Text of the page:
I know many of you will be thinking that this is all good advice, but I feel saturated by it. I never once experienced this feeling in Korea, except when I was with my wife’s family, where advice was dispensed on an almost minute by minute basis. This was equally annoying, however innocent mistakes were met with initial annoyance, but then understanding. Mistakes here equal money for the state government and they will contrive every which way to make sure you pay up. They will wack a fine or a service charge on basically anything, leaving no stone unturned for the accruing of public revenue.
Of course, this is a moan born of the frustration of receiving too many large speeding fines for only just exceeding the limits ($190 for only a 5km/h mistake), but I think this is all a bit symptomatic of too much state involvement in the life of perfectly reasonable, otherwise law-abiding people, and also shows the lack of responsibility many people in Western countries appear to have (at least in the two I have lived in). I do think the political trajectory over the past couple of decades has encouraged this lack of responsibility in people and is damaging our culture as a whole (again a topic for expansion on another day).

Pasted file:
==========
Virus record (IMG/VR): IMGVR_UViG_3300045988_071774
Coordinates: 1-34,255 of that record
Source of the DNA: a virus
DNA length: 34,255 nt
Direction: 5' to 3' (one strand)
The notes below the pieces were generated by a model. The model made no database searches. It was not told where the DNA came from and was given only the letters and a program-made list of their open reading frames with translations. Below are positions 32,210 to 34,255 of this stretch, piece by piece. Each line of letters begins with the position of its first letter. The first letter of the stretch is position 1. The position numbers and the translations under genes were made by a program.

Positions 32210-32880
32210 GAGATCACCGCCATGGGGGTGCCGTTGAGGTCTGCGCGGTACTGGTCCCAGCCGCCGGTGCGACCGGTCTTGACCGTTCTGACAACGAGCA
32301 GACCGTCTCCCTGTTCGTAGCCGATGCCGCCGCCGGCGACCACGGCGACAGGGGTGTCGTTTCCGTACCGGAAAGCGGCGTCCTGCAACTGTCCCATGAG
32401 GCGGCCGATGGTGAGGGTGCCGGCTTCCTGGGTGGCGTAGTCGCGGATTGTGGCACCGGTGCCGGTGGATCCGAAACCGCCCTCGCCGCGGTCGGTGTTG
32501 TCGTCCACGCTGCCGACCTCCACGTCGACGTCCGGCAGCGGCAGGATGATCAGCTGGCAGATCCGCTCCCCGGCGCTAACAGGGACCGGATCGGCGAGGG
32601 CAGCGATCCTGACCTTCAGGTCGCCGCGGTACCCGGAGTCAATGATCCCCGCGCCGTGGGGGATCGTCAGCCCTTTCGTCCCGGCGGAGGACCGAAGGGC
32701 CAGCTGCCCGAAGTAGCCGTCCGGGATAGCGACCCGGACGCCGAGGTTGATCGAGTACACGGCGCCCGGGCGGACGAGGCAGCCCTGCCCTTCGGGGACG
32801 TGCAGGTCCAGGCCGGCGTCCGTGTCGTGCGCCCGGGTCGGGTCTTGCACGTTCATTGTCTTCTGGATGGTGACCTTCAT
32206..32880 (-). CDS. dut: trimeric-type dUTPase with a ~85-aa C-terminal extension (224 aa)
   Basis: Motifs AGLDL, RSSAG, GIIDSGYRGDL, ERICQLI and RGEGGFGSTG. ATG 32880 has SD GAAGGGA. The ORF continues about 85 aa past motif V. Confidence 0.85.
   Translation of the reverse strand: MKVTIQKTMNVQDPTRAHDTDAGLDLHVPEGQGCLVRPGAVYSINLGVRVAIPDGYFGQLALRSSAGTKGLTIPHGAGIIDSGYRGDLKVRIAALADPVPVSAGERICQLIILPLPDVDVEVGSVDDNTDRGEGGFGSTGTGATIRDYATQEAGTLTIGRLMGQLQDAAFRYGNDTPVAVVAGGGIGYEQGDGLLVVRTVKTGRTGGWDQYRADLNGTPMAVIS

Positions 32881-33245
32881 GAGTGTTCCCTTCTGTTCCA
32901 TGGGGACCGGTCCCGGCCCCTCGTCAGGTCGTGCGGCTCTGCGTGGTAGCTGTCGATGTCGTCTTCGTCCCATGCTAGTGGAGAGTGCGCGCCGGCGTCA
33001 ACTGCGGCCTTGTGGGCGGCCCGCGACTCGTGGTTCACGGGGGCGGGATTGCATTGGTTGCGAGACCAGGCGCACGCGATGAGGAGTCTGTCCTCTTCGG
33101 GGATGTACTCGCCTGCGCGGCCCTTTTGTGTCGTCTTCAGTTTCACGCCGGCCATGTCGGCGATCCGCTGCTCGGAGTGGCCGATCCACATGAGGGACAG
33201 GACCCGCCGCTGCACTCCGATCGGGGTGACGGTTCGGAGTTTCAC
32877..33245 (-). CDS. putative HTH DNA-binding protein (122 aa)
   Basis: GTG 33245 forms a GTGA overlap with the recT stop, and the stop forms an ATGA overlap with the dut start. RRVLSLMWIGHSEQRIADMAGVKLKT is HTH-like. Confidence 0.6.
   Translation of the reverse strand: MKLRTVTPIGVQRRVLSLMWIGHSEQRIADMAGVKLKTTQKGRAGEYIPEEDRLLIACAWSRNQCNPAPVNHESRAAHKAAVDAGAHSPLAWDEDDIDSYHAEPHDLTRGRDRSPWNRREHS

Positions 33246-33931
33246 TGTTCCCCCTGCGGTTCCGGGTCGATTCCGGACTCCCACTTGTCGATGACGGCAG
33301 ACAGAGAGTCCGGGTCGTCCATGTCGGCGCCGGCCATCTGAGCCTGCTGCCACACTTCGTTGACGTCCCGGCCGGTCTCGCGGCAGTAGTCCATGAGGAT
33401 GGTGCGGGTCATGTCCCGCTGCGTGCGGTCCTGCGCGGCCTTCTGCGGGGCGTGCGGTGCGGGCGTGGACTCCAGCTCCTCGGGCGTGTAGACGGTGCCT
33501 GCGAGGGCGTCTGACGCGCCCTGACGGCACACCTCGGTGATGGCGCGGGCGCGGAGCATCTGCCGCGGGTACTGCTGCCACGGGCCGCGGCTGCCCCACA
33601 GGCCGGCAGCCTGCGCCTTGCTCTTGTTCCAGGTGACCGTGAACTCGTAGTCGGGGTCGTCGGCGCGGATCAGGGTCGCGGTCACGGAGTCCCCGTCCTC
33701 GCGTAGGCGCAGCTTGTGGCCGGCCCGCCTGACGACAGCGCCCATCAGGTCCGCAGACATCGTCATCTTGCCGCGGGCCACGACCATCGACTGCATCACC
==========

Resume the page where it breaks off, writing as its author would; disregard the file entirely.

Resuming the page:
What’s interesting is that I much maligned Korea as a place devoid of following logical laws and procedures with regard to safety, never more highlighted than in the Sewol disaster. But that’s the frustrating thing, the lack of middle ground. Is it possible to have this middle ground, or is it inevitable that with time the prevailing cultural opinions of the masses will lead things this way? I never used to think so, I perhaps naively thought that if enough people went to different parts of the world and brought back with them the knowledge of how things are done better elsewhere, that change for the better of everyone would occur. My experience, in England and now Australia, is that this rarely happens, and when it does it is usually quite trivial. No significant changes in culture, or the way a country is organised, ever seem to truly occur.
All this has perplexed and depressed me for sometime now, with any luck I’ll be pleasantly surprised in the future, but experience has taught me not to hold my breath.